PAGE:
Statement by Minister Humphreys & Minister Creed on EU Mercosur Trade Agreement
Minister for Business, Enterprise and Innovation, Minister Heather Humphreys TD, and Minister for Agriculture, Food and the Marine Michael Creed TD, have commented on this evening’s announcement that political agreement has been reached on a trade deal between the EU and Mercosur countries.
Speaking after the announcement, Minister Creed said that while as a small open economy, Ireland was generally supportive of international trade deals, he was very concerned at the potential impact of elements of this particular deal on the beef sector:
I am very disappointed that this agreement includes a significant Tariff Rate Quota for South American beef, at a time when the beef sector in Europe is facing significant uncertainty because of Brexit. We have made concerted efforts over a long period of time, to minimise the EU offer in terms of beef and while evidence of these efforts appears to have been reflected in the final offer, I am, nonetheless deeply concerned at the potential impact on the Irish beef sector. There may be some opportunity for other agri food sectors such as dairy and for the drinks industry, but we will need to examine the text carefully to assess the full impact.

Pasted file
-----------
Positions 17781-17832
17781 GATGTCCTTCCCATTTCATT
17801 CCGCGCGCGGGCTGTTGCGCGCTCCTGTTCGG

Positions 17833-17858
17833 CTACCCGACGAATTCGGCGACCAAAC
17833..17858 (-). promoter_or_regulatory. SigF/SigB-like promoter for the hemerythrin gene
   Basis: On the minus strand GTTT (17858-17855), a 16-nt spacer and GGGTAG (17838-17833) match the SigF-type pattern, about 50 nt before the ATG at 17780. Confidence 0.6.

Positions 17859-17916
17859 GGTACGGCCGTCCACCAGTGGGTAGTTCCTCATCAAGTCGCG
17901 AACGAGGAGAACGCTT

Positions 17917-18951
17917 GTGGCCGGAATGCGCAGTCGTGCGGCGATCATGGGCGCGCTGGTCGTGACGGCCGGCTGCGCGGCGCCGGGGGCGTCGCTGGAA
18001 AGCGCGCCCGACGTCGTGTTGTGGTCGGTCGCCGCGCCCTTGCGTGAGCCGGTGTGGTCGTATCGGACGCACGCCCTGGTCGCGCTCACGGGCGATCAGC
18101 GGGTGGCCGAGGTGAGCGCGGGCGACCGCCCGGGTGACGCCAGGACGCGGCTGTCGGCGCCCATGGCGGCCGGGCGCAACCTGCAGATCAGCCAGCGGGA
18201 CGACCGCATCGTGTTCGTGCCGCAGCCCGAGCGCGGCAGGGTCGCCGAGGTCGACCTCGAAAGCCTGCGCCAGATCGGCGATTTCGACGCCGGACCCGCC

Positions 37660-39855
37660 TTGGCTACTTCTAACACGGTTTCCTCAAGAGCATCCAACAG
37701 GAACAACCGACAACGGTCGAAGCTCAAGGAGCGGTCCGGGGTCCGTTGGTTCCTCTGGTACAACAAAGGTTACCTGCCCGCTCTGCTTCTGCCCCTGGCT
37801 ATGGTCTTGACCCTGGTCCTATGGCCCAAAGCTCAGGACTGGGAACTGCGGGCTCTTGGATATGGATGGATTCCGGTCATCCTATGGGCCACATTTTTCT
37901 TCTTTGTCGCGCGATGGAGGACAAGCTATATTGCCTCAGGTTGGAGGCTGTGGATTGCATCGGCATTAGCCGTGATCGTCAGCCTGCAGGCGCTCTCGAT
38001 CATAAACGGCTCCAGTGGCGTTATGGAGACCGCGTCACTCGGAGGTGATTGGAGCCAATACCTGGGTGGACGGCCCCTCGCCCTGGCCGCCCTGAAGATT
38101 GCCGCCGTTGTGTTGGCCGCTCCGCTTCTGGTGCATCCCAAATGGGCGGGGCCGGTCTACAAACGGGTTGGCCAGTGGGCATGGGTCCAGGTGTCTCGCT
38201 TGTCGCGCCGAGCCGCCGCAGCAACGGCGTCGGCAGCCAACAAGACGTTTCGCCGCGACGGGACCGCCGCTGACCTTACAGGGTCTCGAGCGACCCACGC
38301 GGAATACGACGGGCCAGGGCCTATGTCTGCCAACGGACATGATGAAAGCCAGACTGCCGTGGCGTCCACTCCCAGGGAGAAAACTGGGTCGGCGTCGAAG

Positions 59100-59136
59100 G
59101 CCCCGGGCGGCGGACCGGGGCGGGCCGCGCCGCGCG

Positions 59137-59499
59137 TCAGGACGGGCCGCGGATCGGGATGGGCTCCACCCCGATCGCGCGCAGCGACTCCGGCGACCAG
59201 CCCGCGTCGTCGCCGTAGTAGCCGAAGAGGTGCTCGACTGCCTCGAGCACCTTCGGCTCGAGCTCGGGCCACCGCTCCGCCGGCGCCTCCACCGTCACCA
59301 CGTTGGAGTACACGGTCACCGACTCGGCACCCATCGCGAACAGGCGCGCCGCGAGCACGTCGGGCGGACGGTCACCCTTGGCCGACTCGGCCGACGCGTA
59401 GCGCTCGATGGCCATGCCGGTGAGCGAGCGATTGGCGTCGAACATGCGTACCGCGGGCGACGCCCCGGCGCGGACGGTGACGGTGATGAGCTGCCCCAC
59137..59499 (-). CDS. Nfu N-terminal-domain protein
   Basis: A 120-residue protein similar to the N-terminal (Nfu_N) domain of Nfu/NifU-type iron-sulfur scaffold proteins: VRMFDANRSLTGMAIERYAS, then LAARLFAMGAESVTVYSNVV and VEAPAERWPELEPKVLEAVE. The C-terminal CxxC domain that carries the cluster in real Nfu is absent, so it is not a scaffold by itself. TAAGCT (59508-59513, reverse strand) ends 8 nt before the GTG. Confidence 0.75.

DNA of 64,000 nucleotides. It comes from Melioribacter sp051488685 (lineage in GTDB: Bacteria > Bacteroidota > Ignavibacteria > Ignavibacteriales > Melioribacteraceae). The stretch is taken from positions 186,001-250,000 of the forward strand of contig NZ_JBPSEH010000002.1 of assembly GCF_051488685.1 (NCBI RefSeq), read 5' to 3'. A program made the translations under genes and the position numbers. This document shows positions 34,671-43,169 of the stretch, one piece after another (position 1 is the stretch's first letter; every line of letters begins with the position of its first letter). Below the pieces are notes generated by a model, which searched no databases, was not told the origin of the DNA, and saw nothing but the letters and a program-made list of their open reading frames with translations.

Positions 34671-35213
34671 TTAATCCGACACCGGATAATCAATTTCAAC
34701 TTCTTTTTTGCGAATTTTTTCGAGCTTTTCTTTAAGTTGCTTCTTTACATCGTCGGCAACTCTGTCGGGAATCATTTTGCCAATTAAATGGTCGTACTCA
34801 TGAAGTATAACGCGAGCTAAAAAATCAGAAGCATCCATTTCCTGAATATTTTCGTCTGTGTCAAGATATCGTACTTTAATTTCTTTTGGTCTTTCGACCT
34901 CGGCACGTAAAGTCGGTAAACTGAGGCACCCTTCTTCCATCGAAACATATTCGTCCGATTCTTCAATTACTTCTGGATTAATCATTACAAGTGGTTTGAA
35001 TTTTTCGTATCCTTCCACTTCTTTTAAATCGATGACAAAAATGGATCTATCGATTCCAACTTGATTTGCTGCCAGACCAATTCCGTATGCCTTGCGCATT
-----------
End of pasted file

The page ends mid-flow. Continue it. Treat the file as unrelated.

Minister Humphreys said:
I note the outcome of the agreement reached this evening. It will take some years before this agreement comes into effect. It will be put through a process of legal scrubbing, which could take up to two years, before being put before the European Trade Council for ratification by Qualified Majority Vote, and the European Parliament. After that, the agreement will be brought in on a phased basis over 6 years.
Significant efforts were made by Ireland, together with colleagues in other member states, to mitigate the impact of this deal on European agriculture. The beef tariff rate quota of 99,000 tonnes agreed is considerably less than has been sought by the Mercosur countries, who at one point were demanding a quota of 300,000 tonnes. The deal will now go through legal refinement, which could take up to two years, before the process of ratification by the European Trade Council, the European Parliament and ultimately Member States begins.